Archive for 2014

Two Stockings

A few months back, one of my neighbors asked me if I could knit two Christmas stockings for her new daughter-in-law and her youngest grandchild.  It seems this is a family tradition that was started by her husband’s mother, and there are 18 of these stockings out there, all the same pattern.  But she didn’t have the pattern – it had been lost after the two family members who had knitted the previous ones had passed away.

All she could do was give me her son’s stocking as an example:

Newman stocking original

Well, I have to tell you that intarsia knitting (knit-in separate motifs) is one of my least favorite things to do.  But she is a good friend and I couldn’t see how she was going to find anyone else who could not only knit it, but also deconstruct the original stocking to come up with a pattern.

So I did a bunch of examining and stitch counting and charting (using Excel) and went to work.  It turns out they were knit flat and seamed up the back, down as far as the heel shaping – because of the intarsia motifs.   There are ways you can knit intarsia in the round and I considered that, but decided it was more hassle than it was worth.  The foot can’t be knit in the round until you are done with the wreath motif on the instep (top of foot) so the part of the foot after the heel shaping, and the rest of the instep, are both knit flat and then seamed together.  So only the last red and green parts of the foot were knit in the round.

I didn’t knit the names in as intarsia either – just knit the white section at the top, then used duplicate stitch with the green to add the names.  Much easier!

I definitely had “second sock syndrome” by the time I was done with them.  As in, sick and tired of knitting that second sock.  But they turned out well, here they are with one in profile and one with the top facing so you can see the wreath:

Newman stockings 2And the two of them with the original (my neighbor is going to sew the jingle bells on):

Newman stockings 3Now she has a pattern and charts, just in case they ever need another one.  I won’t be knitting it.

I have also been a little scarf-weaving factory the last couple of weeks.  Put on three 21-yard warps using some handpaint mohair boucle and brushed mohair yarns from New Zealand that I picked up when a business changed hands several years ago.  This is actually much easier than it may sound, using my AVL warping wheel and winding directly on to the sectional warp beam.   A 21-yard warp is just enough for me weave 10 scarves on the same warp colorway, each about 65″ plus fringe after washing.  The scarves themselves are just plain weave with a hemstitched edge and fringe.  I used mostly rayon chenille for the wefts, but also some Jaggerspun “Green Line” wools on some of them, and natural black alpaca on a couple of them.  They are all out at the Winthrop Gallery, Confluence Gallery, and the holiday gift show at Local 98856 in Twisp.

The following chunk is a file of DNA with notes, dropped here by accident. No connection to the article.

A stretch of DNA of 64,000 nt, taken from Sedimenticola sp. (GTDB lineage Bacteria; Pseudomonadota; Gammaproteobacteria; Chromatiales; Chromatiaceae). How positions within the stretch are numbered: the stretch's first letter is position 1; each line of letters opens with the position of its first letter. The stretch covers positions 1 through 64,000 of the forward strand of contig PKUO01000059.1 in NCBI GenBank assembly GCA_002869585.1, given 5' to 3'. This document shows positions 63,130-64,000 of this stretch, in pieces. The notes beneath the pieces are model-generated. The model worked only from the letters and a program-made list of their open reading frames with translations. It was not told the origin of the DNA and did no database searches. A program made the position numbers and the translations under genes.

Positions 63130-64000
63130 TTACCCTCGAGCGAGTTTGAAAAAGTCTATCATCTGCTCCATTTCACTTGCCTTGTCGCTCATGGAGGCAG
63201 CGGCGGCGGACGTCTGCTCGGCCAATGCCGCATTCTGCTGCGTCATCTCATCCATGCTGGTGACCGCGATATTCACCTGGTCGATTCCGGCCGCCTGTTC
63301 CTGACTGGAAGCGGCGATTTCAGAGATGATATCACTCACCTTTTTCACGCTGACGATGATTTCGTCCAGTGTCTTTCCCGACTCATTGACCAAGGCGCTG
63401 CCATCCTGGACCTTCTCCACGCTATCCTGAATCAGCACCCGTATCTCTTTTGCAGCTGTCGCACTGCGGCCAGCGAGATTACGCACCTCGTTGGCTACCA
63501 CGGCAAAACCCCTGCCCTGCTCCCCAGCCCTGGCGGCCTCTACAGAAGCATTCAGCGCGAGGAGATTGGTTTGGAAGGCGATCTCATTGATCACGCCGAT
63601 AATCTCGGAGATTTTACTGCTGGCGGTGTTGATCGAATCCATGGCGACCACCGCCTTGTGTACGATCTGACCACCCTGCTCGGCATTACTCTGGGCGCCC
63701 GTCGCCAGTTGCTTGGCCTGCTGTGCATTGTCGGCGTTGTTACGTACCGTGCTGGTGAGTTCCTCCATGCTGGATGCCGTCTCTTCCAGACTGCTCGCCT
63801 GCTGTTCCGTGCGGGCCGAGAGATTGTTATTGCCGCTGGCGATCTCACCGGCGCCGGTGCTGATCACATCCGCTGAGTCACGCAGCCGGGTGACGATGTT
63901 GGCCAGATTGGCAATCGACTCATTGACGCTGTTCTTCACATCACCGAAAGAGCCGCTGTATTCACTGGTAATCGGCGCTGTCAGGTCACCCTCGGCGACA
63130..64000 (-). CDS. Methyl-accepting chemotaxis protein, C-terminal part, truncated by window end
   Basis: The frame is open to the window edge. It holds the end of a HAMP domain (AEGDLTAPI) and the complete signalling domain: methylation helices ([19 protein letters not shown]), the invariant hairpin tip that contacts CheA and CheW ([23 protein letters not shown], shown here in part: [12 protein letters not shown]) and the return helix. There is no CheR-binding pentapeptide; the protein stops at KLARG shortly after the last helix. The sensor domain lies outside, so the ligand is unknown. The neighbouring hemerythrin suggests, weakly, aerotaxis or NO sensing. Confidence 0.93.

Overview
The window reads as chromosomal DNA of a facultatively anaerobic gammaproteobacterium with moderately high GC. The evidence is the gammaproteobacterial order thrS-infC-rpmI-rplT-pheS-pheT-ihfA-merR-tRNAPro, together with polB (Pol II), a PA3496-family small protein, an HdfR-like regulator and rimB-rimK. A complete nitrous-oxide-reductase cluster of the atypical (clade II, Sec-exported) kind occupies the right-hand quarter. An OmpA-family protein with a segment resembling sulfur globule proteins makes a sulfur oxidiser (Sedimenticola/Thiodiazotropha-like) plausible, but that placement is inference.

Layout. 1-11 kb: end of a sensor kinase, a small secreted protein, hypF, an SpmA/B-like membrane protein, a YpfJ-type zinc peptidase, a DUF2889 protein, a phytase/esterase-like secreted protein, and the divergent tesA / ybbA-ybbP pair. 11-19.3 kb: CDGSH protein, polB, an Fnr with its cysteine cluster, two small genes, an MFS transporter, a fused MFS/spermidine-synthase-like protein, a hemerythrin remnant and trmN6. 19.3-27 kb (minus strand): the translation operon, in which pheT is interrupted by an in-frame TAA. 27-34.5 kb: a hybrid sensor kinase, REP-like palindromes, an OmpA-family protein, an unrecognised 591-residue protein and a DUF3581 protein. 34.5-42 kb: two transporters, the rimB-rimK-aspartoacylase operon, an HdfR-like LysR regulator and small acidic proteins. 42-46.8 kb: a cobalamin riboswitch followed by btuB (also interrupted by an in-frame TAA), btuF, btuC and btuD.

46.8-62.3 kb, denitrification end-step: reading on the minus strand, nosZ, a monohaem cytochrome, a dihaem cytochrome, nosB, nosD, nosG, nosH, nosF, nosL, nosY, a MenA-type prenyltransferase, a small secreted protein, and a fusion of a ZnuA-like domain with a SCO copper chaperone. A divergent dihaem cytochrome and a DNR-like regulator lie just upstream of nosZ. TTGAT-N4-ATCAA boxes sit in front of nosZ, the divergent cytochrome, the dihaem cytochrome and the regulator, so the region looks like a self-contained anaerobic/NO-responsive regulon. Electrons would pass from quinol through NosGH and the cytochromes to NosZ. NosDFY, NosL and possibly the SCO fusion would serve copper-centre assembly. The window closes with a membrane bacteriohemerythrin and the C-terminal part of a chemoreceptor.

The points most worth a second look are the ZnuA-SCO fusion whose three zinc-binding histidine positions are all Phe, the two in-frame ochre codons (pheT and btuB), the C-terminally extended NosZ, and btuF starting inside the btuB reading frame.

Didn’t get pictures of all of them, but here is the last set of 10 drying on a rack:

Parrot warp Dec 2014 1 Parrot warp Dec 2014 2

We had a decent snow 2 weeks ago, then it stayed very cold for a while.  Then, it rained a lot this week and stayed just above freezing during the day – so now the snow is a mess and it is really icy and dangerous to walk on.  Yuck.  I do hope we go back to normal snow soon, for the sake of the ski trail system!


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Bazaar happenings

My Dad rather pointedly reminded me that I haven’t posted since the one titled “A Month Went By” – and that was over a month ago.  Well, it’s not like I haven’t been doing anything.

The end of October brought the Seattle Weavers’ Guild sale.  I didn’t go over for it this year, but did send my handspun wraps and some Mosaic Mojo hats over to a friend to take in for me.  I sold 4 hats but nothing else – my friend brought what remained out to me at an annual knitting retreat I have been attending for decades.  That was a lot of fun, as always – 4 days of hanging out with old friends, knitting (and going out for some nice dinners in Port Townsend).  There is always a de-stashing sale and I once again pared down my knitting yarn collection – although it is still SABLE (stash acquired beyond life expectancy).  I also sold three of my handspun wraps!  To say I was thrilled doesn’t quite cover it.

4 Indigo warp 3 fibers one colored

5 Peacock warp BFL handpaint roving

6 Sable warp lambswool alpacaGone, but not forgotten.  Of the 9 shawls I made in the late spring with my handspun, I now only have 3 left.  Considering I wasn’t sure I would sell ANY of them, I am quite pleased!

Right after I got home, we went down to Wenatchee for Rick’s knee replacement surgery on Nov 4th.  That went very well and he is now about 3-1/2 weeks out and definitely on the road to recovery.

When we got back to the Methow, I went to work on finalizing the rugs I was making for the winter show at the Confluence Gallery in Twisp – the title of the show is “In A Land of Snow and Indigo”.  Now, imagine a winter wonderland: the quiet of snow, shadows stretching across the horizon, cold, crisp air, and magnificent icicle stalactites. Peer from the warmth of your home through the windows or reflect on a day of snowy adventure – artists tell us what they see.  I made some rugs that I thought would would work color-wise – and there’s nothing like a cozy wool rug underfoot in the winter!

P1040260 P1040266 P1040267 P1040268Rick was actually up to attending the opening on Nov 15th, having moved off the walker and only using a cane at that point.  He lasted for about half an hour before getting too uncomfortable to stand, but I think he enjoyed getting out of the house for the first time and visiting with folks.